Please note that we are not trying to rip someone off here. We simply get a commission for placing the sellers note with an investor. This is exactly the same as a loan company getting points and loan originating fees.
Say the investor was willing to pay $75,000 for the whole mortgage note or $14,900 for the next 24 payments. By talking to Sally Seller you figure that she will sell the note for $70,000, which would give us a profit of $5,000.
So you make her an offer to buy her note for $70,000 cash, or to buy the next 24 payments for $12,000 cash (a profit of $2,900).
If Sally accepts the partial, it means that Sally gets $12,000 cash now. The balance of her mortgage now is $79,555.30 and when it reverts back to her in 2 years (after 24 additional payments) the balance of the note will be $78,521.32.
Do you see what that means? It means that Sally gave up $1,034 ($79,555 less $78,521) to get $12,000 now!
That's a pretty good deal for everyone involved!
At this point you have also explained to Sally that she can get $70,000 cash right now from you instead of having to wait 29 years to get all the money back from Bud Buyer..
Sally Wants To Sell
Sally decides, "All right I'll sell it for $70,000 if I can get the cash now, because I need the money right now and I don't want to wait 29 year to get all my money back". She figures she would rather have $70,000 right now than to wait all those years to get her money.
Because of the time value of money, a dollar today is worth a whole lot more than it will be worth in 29 years!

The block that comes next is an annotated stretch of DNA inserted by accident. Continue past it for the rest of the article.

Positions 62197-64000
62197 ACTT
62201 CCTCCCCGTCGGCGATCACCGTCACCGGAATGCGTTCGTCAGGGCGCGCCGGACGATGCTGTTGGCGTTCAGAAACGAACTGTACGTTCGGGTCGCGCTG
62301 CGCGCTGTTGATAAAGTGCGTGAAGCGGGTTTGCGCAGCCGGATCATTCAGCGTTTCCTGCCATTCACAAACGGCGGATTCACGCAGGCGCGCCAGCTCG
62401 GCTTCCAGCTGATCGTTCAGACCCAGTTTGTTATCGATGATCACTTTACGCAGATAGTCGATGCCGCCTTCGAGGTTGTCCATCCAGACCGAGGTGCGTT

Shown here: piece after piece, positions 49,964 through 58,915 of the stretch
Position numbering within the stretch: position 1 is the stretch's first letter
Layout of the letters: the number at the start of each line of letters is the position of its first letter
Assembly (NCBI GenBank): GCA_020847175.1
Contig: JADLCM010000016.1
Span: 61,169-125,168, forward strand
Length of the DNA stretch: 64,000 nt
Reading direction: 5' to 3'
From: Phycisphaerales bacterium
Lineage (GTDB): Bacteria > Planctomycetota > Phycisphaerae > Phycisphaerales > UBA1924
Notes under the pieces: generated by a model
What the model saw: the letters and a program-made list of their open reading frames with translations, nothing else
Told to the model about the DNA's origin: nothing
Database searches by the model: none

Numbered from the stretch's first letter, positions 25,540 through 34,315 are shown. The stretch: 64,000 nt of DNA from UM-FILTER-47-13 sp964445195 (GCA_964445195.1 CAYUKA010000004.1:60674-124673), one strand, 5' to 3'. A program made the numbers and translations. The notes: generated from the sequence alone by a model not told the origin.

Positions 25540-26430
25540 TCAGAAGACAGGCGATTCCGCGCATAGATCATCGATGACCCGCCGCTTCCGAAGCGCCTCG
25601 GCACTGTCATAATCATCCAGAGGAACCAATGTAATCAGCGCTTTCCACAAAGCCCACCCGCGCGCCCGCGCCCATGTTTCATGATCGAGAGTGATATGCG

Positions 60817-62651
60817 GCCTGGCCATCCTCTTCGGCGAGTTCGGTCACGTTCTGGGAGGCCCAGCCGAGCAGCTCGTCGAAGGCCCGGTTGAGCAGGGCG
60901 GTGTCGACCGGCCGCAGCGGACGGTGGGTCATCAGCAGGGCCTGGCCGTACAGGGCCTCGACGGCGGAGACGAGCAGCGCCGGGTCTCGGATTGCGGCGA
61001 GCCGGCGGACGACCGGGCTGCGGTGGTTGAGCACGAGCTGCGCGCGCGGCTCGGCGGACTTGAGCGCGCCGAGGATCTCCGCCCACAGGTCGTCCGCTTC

After all, if I owed you $20 but I didn't have to pay you back for 3 years, but I gave you the choice of getting you $20 back in 3 years or paying you $15 right now. Which one would you take?
You would probably take the $15 right now (taking a discount of $5) rather than worrying about being paid in 3 years. That's the "time value of money".
After Sally accepts your offer, the next thing you do is simply fax or mail me some forms. (Again, this is explained fully in my course). You are then ready to start on your next deal.
Remember, you never have to meet anyone in person or even see the property. Everything can be handled either by phone, fax or e-mail.
The seller doesn't need to put up any money for the title work, appraisal or closing costs. I will cover all those expenses.
I'll take it from there. I'll set the process in motion and see to it that a credit report is run, the appraisal is ordered, the title search is done, etc.
We're Ready To Close
The Deal -
And Give Sally Her Money
So within a few weeks all the necessary steps should have been taken, the appraisal should have come back, title report should have been run, etc. If Sally Seller has been up front and everything checks out OK, we are now ready to give Sally her money.
At closing Sally Seller gets her $70,000 cash. Bud Buyer will now pay the investor instead of Sally every month for the next 29 years. I'll pay you 50% of the profit, so immediately...
You Would Get A Check For $2,500.00!
Not too bad for a few hours of your time!
As you can see this is a win/win situation for everybody that's involved. We did Sally a favor by giving her the cash she wanted and we made a profit.
You made a profit for doing your part in finding Sally Seller and I made a profit for doing my part by coming up with the money to make the whole thing work. Everybody wins and everybody is happy!
"You Don't Have To Get It Perfect...
You Just Have To Get It going!"
About the Author
|Article by Theodore Hansson of Theodore Hansson Co. Theodore has helped 1000's of ordinary people succeed in their own home-based business, brokering loans. Visit him at http://www.thansson.com for FREE "how-to" information as well as a free subscription to his newsletter "Loan Brokering Tips & Tricks".|